MI Movie Business Booming
A Michigan State University study has found that the state of Michigan’s law providing tax credits for film production companies that shoot their movies in Michigan is a big-time hit.
The study, conducted by MSU’s Center for Economic Analysis, found that in 2008, 32 film productions were completed, generating more than $65 million in spending and creating more than 2,700 jobs. And this was just in the eight months since the law was enacted in April of 2008.

“It’s amazing how much activity we had in such a short period of time,” said Steven Miller, CEA director and director of the study. “Many of these projects had already established they were going somewhere else, but quickly changed gears and moved to Michigan when they learned of the tax incentives.”

Among other things, the Michigan Film Production Incentive Program provides a tax credit of up to 42 percent of the amount a production company spends while producing a motion picture in Michigan.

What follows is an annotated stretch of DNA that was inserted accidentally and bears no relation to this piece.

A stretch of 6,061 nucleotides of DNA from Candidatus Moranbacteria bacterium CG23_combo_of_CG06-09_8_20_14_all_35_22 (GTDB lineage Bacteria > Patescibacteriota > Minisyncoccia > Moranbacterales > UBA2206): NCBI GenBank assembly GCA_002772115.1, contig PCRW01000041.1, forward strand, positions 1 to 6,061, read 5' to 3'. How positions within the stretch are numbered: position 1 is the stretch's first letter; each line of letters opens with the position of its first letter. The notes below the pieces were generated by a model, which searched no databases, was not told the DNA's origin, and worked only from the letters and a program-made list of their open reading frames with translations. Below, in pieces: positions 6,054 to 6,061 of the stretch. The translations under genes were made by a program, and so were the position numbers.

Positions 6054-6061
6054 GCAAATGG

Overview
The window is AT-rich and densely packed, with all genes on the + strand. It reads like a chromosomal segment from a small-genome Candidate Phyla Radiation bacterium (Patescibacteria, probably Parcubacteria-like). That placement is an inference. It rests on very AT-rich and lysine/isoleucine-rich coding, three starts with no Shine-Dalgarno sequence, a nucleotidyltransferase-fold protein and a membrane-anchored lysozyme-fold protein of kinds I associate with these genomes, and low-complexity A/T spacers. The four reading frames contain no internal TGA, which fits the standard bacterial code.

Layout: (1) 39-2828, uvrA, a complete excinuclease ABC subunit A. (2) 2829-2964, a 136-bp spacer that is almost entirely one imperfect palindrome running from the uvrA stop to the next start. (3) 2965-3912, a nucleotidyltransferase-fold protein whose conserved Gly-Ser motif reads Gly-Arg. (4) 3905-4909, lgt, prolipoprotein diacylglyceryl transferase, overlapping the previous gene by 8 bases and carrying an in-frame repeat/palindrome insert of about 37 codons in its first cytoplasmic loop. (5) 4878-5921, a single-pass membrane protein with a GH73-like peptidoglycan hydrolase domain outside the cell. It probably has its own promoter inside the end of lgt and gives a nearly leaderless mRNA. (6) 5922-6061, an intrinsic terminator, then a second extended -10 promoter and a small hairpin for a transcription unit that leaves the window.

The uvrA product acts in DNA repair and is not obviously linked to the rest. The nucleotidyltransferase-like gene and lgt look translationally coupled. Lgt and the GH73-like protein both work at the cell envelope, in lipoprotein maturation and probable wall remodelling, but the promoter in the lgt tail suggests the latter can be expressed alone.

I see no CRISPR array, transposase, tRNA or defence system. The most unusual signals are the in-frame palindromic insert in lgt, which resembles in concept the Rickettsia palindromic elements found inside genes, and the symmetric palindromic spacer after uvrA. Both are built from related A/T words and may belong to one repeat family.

The MSU study, conducted for the Michigan Film Office by request of the Michigan Economic Development Corp., found that film production companies spent $65.4 million in Michigan in 2008 -- $25.1 million on direct wages and salaries and $40.3 million on Michigan goods and services...
More at: MI Movie Business Booming

For Complete Report Click Here

Wednesday, March 18, 2009

Film Incentives, Again

New Mexico is featured prominently in at least a dozen or so articles each week about film and media incentives -- often from producers and legislators in other states who envy the success of our program.

The latest, in today's New York Times, discusses what they're doing in Michigan: 

States Underwrite Films, Some in Narrowest Release
LOS ANGELES — Andrew van den Houten, a producer and director, made his movie “Offspring,” about a baby-hungry cannibal clan, with a boost from the taxpayers of Michigan.

Now comes the hard part: getting people to watch it.

“We haven’t had one of our films get major theatrical release,” said Mr. van den Houten, whose ModerncinĂ© company has produced five movies mostly for horror fans, who can find them on video or at genre festivals like Toronto After Dark. This time around he is happy to have landed “Offspring,” which cost roughly $1 million — 35 percent picked up by the state — with Grindstone Entertainment Group and its Ghost House Underground direct-to-video line.